Tuesday, May 11, 2010

Mother's Day

He’s an older guy. My age, I guess.

“Brighton Center,” he says, slamming the door.

It’s clear from the accent that he’s a native. Probably grew up in Brighton.

I start the meter, and put the car in gear.

“Which way you plan on goin’?” he asks.

We're down near Mass. General. I tell him my plan: Storrow Drive to Western Ave. to Market Street to Brighton Center.

“You kiddin' me? You tryin’ to cheat me?”

Look, I'll take whatever route you want.

“I'm just joking,” he laughs. He then tells me to go to Kenmore Square and then up Comm. Ave.

We down near the Liberty Hotel, the old jail with its heavy stone façade.

“Nice place,” he says.

Yeah, I suppose.

“I stayed there a night,” he says. “Of course, that was before it was a hotel. And it wasn’t no $400 per night.”

I laugh.

“Actually, that little jam cost me five grand by the time it was over.

I laugh again.

“You do anything nice for Mother’s Day,” he asks.

No, my mother's dead. I'm divorced. Instead, I'm driving a double.

"Well, I called my girlfriend to wish her a happy Mother's Day and she told me to fuck off. I got in late the other night after playing pool. She didn't like that, told me it was the last straw. So I guess we're broke up now."

Sorry to hear.

"I've been married twice and just have never been able to play Father Knows Best, ya know what I mean? But don't get me wrong. She's a good gal. Good Mom. I knew her way back in high school. Hadn't seen her in thirty years when I found her on the Internet a few months ago."

You were old flames?

"Oh yeah, we used to be quite an item. I went out with the two best-lookin' girls in school. One brunette, the other blonde. She was the blonde... She was something. Still is. But I'm too old, too set in my ways. I like doing my own thing. I like my cards and pool. She's better off without me."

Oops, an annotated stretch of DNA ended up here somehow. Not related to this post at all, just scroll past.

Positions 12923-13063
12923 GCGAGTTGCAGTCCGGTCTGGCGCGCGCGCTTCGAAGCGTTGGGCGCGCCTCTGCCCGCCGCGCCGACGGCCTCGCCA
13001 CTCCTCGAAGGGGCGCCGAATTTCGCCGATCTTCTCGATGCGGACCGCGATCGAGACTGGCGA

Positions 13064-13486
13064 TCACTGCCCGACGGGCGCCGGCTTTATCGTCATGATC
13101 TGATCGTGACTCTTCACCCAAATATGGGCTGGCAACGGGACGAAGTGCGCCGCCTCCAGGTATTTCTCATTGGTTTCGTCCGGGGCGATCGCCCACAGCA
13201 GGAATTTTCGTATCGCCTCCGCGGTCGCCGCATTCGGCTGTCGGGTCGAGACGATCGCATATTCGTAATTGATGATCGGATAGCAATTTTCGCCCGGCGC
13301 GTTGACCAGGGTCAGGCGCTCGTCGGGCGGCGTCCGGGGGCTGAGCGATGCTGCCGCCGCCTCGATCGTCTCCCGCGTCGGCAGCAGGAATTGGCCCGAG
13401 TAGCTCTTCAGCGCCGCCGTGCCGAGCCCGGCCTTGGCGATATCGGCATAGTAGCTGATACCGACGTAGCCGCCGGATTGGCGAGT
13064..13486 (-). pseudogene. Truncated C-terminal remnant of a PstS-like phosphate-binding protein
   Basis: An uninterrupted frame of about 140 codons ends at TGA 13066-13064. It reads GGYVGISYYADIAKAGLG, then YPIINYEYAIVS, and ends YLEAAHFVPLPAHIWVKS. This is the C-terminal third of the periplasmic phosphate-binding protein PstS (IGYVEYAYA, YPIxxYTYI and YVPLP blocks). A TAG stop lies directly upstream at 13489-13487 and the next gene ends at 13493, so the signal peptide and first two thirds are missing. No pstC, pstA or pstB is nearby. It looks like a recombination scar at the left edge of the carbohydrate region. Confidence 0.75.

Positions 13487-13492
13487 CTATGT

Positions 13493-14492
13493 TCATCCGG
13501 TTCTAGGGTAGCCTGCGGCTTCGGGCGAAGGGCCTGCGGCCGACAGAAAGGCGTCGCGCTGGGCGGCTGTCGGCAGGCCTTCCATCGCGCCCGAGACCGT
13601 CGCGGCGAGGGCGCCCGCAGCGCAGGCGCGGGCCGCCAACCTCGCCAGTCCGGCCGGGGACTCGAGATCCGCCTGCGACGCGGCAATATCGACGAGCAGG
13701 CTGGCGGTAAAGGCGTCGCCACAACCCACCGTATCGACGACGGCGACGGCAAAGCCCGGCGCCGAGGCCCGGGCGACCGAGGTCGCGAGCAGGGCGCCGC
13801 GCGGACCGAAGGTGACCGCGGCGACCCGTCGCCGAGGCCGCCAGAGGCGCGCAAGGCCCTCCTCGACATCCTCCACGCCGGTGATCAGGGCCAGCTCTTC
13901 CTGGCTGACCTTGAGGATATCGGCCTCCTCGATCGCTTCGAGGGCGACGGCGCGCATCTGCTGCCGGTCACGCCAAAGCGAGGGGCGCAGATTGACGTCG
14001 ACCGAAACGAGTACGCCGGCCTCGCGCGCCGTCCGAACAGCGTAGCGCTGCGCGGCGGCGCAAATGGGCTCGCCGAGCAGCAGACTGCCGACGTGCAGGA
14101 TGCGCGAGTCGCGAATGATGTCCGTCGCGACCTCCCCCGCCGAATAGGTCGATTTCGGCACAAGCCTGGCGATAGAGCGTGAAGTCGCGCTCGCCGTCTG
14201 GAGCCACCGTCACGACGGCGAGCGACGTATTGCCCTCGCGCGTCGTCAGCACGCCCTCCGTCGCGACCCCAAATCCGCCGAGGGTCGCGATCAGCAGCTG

Maybe now you can track down the brunette.

He laughs.

"You like drivin'?"

Yeah, I guess.

"I used to drive a cab, in Cambridge."

Really, when?

"About thirty years ago. Drove nights. After the bars closed and the trains and buses stopped running, I used to head over to Blue Hill Avenue. I'd make good money just doing short trips up and down the avenue."

But being a Cambridge cab, you're not allowed to pick up in Boston.

"You kidding me? None of the Boston cabs went to that part of town. Hell, the cops generally didn't go there, either. I had the place all to myself."

You never got robbed?

"A couple of times, sure. But they were just hopeless junkies. They just wanted money for a fix. They'd just grab whatever cash I handed to them and ran, not even bother to stick around and count it."

Still, sounds kind of dangerous.

"You do what you gotta do," he says, directing me to pull over to a corner. He peels off a few bills from his gambler's wad, hands them over. "Be safe, my friend."

I intend to.

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